IBM builds new quantum computing processor
IBM has announced it has built and tested its most powerful universal quantum computing processors to date. Two new experimental processors have been announced, one at 16 qubits and another featuring 17 qubits. IBM has stated that these new quantum processors leverage ‘significant materials, device, and architecture improvements to make it the most powerful quantum processor created to date by IBM.’
‘The significant engineering improvements announced today will allow IBM to scale future processors to include 50 or more qubits, and demonstrate computational capabilities beyond today’s classical computing systems,’ said Arvind Krishna, senior vice president and director of IBM Research and Hybrid Cloud. ‘These powerful upgrades to our quantum systems, delivered via the IBM Cloud, allow us to imagine new applications and new frontiers for discovery that are virtually unattainable using classical computers alone.’
The new systems will allow users more freedom for complex experimentation than the 5 qubit processor that was previously available. The processors will be available for use by developers, researchers, and programmers to explore quantum computing using a real quantum processor at no cost via the IBM Cloud. The second is a new prototype of a commercial processor, which will be the core for the first IBM Q early-access commercial systems.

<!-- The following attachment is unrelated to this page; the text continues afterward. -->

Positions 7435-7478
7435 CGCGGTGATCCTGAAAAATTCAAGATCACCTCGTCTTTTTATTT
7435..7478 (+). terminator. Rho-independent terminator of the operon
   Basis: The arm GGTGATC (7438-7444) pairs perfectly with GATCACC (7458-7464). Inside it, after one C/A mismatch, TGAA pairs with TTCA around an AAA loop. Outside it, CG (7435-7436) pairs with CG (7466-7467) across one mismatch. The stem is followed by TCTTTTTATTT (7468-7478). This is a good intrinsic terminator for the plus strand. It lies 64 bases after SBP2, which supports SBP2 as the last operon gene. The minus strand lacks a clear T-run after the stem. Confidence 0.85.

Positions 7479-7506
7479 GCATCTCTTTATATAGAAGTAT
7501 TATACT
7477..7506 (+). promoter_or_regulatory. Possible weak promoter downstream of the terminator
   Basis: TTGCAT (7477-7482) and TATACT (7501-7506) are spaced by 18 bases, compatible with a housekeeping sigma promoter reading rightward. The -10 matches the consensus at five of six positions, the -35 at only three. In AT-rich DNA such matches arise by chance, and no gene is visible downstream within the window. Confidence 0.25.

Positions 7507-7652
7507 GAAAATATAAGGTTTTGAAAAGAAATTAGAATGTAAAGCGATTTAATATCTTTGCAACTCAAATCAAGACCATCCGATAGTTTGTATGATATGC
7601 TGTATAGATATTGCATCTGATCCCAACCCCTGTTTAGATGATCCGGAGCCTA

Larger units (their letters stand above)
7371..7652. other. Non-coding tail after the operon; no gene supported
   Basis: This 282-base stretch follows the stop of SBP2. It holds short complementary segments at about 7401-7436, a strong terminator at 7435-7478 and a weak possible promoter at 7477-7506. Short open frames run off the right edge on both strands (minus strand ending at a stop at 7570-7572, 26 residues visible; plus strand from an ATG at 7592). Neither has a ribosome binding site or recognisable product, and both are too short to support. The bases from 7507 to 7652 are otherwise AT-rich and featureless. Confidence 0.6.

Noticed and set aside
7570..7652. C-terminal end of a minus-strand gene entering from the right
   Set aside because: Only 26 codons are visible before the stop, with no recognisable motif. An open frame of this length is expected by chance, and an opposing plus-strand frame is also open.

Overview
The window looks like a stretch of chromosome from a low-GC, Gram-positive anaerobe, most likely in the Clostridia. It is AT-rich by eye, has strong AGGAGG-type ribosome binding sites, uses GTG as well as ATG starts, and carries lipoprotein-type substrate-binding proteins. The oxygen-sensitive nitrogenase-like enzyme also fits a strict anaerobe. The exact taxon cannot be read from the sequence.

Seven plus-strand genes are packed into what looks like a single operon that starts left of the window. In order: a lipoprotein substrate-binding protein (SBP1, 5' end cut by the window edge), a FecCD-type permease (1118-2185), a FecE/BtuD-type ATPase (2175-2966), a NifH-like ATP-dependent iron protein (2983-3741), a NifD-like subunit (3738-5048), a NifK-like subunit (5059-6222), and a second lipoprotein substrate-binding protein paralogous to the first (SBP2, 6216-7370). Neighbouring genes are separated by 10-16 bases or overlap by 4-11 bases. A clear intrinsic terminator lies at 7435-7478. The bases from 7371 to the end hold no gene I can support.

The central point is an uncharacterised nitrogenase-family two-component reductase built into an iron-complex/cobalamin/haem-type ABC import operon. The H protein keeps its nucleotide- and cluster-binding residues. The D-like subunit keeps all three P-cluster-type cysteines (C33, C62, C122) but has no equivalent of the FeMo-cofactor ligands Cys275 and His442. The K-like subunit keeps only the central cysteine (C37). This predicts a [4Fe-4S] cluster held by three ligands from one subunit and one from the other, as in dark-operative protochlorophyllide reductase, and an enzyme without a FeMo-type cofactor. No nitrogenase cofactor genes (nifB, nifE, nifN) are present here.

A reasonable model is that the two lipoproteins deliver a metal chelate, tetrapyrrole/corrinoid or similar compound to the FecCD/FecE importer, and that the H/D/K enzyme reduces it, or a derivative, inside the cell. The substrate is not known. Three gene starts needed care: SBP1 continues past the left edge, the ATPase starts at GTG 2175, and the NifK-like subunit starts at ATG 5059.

Launched in March 2017, IBM Q is an industry-first initiative to build commercially available universal quantum computing systems for business and science applications. IBM Q systems and services will be delivered via the IBM Cloud platform. IBM first opened public access to its quantum processors one year ago, to serve as an enablement tool for scientific research, a resource for university classrooms, and a catalyst of enthusiasm for the field. To date, users have run more than 300,000 quantum experiments on the IBM Cloud.
The inherent computational power of a quantum processor to solve practical problems depends on far more than simply the number of qubits. Due to the fragile nature of quantum information, increasing the computational power requires advances in the quality of the qubits, how the qubits talk to each other and minimising the quantum errors that can occur.;
IBM has adopted a new metric to characterise the computational power of quantum systems: Quantum Volume. Quantum Volume accounts for the number and quality of qubits, circuit connectivity, and error rates of operations.
IBM’s prototype commercial processor offers a significant improvement in the Quantum Volume. Over the next few years, IBM plans to continue to push the technology aggressively and aims to significantly increase the Quantum Volume of future systems by improving all aspects of the processors, including incorporating 50 or more qubits. Experts can learn more here as part of a paper published by IBM.